Minutes IETF99: tcpm
TCP Maintenance and Minor Extensions
||Minutes IETF99: tcpm
TCP Maintenance and Minor Extensions (TCPM)
IETF 99, Prague
Monday, July 17, 2017, 9:30-12:00 (CEST)
Chairs: Michael Scharf & Michael Tuexen
Note Taker: Gorry Fairhurst
TCPM working group status
draft-ietf-tcpm-dctcp: I-D has been approved by IESG
draft-ietf-tcpm-cubic: There has been an update after WGLC
Working group items
TCP Alternative Backoff with ECN (ABE) (draft-ietf-tcpm-alternativebackoff-ecn)
Michael Tuexen (from floor): I'm OK with ECN for SCTP to be added when this is
specified in an RFC Michael Tuexen: You cannot modify "FlightSize". Naeem
Khademi: We could say CWND is modified? Bob Briscoe: What does the
implementation do? Naeem Khademi: It uses CWND.
Chairs: How many have read this document? (about 5)
Chairs: Who would review this document?
Reviewers: David Black, Lawrence, Randal Stewart, Roland Bless.
Chairs: Document will progress following publications being requested for ECN
Experimentation, likely WGLC at next meeting.
More Accurate ECN Feedback in TCP (draft-ietf-tcpm-accurate-ecn)
Mirja Kuehlewind: There may still be cases where the AccECN option is needed to
be implemented/used. Bob: In a Datacenter you still may need the field (in case
you get seq. number wrap).
Bob: The generation of AccECN ACKs with the option can happen in bursts.
Andrew McGregor: If the RTT is really small.
Bob: Receiver doesn't know what the timer resolution is.
Andrew McGregor: Producing that many more ACKs at some time is going to cause
issues with sending. Accross the Internet, this is no issue - if you know the
destination is within the building then you could do something different. Can a
receiver signal to say something is different. Gorry: The feedback option could
be used to signal this. Mirja: If we say "SHOULD" this is maybe enough, the
information is fuzzy, and the sender has to deal with this feedback. At the
start of a flow the receiver typically ACKs each packet (where it matters).
Bob: We can say try to do this during slow start. Michael Scharf (floor mic):
There are some statements on the "success criteria" for the protocol. I think
the success could be that the protocol is finally deployed.
Michael Tuexen: Summary slide with overview of options for Nonce Sum (NS) bit
reassignment TSVWG would trigger unassignment of the NS field within the TCP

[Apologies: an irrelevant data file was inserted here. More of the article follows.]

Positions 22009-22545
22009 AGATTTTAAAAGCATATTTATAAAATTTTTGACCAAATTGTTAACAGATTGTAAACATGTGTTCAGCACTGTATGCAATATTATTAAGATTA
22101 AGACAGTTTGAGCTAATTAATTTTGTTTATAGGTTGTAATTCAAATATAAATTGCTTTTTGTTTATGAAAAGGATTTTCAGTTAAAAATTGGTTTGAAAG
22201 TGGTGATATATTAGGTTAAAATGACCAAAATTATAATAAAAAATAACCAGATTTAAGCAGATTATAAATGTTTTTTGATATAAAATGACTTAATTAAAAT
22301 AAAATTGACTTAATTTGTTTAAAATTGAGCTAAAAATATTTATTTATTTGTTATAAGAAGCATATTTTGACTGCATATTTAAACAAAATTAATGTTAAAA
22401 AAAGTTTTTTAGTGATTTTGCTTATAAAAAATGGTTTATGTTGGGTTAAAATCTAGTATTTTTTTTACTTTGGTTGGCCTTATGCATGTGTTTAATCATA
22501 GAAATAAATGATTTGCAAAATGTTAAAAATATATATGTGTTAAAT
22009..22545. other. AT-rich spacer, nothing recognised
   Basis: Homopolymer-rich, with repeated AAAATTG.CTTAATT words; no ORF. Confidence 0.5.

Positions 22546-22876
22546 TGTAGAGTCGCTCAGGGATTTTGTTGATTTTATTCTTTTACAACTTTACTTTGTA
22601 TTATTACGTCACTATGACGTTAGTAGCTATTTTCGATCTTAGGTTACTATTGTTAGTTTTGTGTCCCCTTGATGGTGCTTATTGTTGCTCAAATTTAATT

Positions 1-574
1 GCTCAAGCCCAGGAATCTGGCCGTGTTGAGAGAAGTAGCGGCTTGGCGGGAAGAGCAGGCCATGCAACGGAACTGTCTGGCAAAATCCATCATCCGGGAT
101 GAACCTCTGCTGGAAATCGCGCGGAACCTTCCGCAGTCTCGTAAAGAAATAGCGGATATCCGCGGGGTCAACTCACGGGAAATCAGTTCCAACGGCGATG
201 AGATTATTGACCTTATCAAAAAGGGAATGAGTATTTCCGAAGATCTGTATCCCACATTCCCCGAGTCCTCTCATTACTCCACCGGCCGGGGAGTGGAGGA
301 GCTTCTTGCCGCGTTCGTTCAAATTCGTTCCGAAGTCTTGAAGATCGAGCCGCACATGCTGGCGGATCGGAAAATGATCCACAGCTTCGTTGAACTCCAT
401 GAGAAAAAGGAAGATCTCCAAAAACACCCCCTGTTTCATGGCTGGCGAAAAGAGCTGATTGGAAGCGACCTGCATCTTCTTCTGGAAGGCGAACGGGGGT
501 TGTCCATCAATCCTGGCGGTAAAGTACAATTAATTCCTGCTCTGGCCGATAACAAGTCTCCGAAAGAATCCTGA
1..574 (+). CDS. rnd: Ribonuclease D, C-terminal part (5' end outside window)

header TCPM now needs to decide what it would like to do
Michael T.: Are there futher options?
Mirja: We could also think of not-reassigning until the experiment is over.
Gorry: We could rename the field as "network signaling" (NS) to preserve the
semantics of the field. Michael Scharf (from the floor): We should be aware
that this discussion has impact on all textbooks introducing the TCP header.
Lars: I only care about the unassigning bit. (Leave it unassigned and leave it
for the experiment to conclude). Bob: This negotiates a new feedback experiment
for TCP. Lars: An IANA registration does not help. Bob: It helps some people
who look. Michael Scharf (from the floor): We can not think about "bad"
implementors. From my experience, "bad" implementers don't care about IANA.
Bob: The problem with (a) is that the IESG may not do what we think. Mirja: I
think the right thing will happen.
Chairs: Does the WG see value in re-assigning the de-allocated NS field to
AccECN? Humm for (decent) Humm against (few) There is strong but not unanimous
consensus in the room for assigning the codepoint.
ECN++: Adding Explicit Congestion Notification (ECN) to TCP Control Packets
(draft-bagnulo-tcpm-generalized-ecn) Marcelo Bagnulo
Mirja: If the ACK is not marked: If you loose some ACKs, this costs little
performance penalty. Marcelo: I think we need to find out whether current
deployed servers send an echo back from pure ACKs marked as CE. Mirja: That is
for sure useful. If you mark a packet and have no feedback, that's not
something in general to recommend. Marcelo: I will look for data. Could we CC
control the ACKs? Jana: Don't use congestion-controlled ACKs, it is really
complicated. You are very close to shooting yourself in the foot. Marcelo: I
think it is useful to mark ACKs (to avoid drop), and get feedback on
congestion. Jana: This is making an ECN signal that is not on data bytes. If
you only send data ACKs this is the rate*40B or so. Marcelo: We want to avoid
ACKs getting lost. Mirja: I think there are corner cases where a low rate of
ACKs is useful. A really low rate may be important. Bob: In some cases reducing
cwnd also reduces the rate. Jana: The problem here is the marks reflect the
other sides cwnd, not the senders. If you reduce your cwnd (and may not be
using), this may be irrelevent. Bob: This may be OK. In idle connection, you
reduce your cwnd. If you later start to send, you change what you send. Jana:
You can track more state to do this. It still seems odd that you reduce your
cwnd, because your ACKs were marked. Marcelo: If we send data, there is a
useful update. Jana: Agree, we can know this and it is useful. Most common
deployments do not reduce cwnd after idle. Pacing after idle is useful. The ACK
rate is proprotional to the sending rate, but reducing cwnd seems odd. Marcelo:
Detect sending pure ACKs, then don't reduce cwnd. Jana: Suppose we send 1000
packet, then send one packet. Mirja: The problem is cwnd is a time-dependent